I designed a system that covers 1000+ user journeys and leverages design tokens to make components more adaptive. In addition, I partnered with engineers to implement building blocks that can be used across engineering frameworks – a first for Google Assistant and a change that significantly reduced development times.

A Pixel Fold with the Assistant UI on both the outer and the inner screen

Initially designed for a limited number of devices, Assistant's UI elements were hardcoded for specific screen sizes. With new device categories emerging, however, this approach slowly reached its limits as the amount of components was not maintainable anymore. Instead of delivering custom components per device, I worked with engineers to render and adapt the same elements across devices.

A Pixel Tablet showing the Assistant UI

The importance of visuals in a multi-modal world

With more and more voice assistants appearing, some might wonder about the importance of visual output. Visuals shouldn't be automatic, but used only when clearly necessary and helpful. They should be clear and focused, minimizing unnecessary elements to ensure smooth switching between voice and visual interaction.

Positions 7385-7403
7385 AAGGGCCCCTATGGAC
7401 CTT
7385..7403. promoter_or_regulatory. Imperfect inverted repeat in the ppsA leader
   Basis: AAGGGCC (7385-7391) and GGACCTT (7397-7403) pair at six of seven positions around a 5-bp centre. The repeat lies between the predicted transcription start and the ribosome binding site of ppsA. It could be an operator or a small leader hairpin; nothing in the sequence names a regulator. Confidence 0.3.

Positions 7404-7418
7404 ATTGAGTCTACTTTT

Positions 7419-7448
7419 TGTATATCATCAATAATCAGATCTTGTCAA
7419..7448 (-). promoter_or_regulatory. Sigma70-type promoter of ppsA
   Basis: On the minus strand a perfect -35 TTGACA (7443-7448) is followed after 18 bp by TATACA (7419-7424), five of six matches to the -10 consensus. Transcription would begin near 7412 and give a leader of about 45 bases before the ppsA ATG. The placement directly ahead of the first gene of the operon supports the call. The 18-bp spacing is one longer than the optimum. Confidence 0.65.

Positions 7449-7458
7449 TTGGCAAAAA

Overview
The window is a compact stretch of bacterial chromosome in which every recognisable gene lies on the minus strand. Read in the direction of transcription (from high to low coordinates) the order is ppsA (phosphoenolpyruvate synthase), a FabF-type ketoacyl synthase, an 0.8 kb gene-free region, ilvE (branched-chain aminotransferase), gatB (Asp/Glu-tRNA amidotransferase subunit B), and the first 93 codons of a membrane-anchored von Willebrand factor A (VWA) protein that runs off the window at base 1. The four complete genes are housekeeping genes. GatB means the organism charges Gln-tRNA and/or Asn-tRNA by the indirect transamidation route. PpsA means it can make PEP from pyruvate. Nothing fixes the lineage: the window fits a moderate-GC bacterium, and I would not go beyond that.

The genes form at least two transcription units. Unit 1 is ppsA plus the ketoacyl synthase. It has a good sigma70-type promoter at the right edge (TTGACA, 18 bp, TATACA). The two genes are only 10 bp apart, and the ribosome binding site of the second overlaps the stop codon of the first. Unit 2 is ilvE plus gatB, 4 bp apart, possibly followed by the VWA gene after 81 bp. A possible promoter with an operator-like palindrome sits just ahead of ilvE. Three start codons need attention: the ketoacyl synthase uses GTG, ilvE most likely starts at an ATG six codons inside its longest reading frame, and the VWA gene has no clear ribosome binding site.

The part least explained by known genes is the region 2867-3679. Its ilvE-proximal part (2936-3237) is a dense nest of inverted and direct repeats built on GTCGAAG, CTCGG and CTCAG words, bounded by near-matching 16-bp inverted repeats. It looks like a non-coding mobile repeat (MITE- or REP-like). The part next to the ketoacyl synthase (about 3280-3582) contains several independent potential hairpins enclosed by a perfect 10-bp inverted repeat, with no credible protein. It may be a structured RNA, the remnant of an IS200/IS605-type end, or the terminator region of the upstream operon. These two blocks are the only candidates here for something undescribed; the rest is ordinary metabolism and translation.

Google Assistant uses visuals in three key areas: Confirmation, Disambiguation, and Input.

A phone screen showing the Assistant UI

Confirmation

While Assistant always confirms actions with voice, a visual output lets users quickly review what happened. This is especially helpful in noisy environments where hearing the confirmation might be difficult.

A phone screen showing a disambiguation flow within Google Assistant

Disambiguation

Whether it's two similar contacts or a mumbled voice command, sometimes it's easier to see the choices available rather than hearing everything read out loud.

A phone screen showing the Assistant UI. The screen shows available options for setting up a timer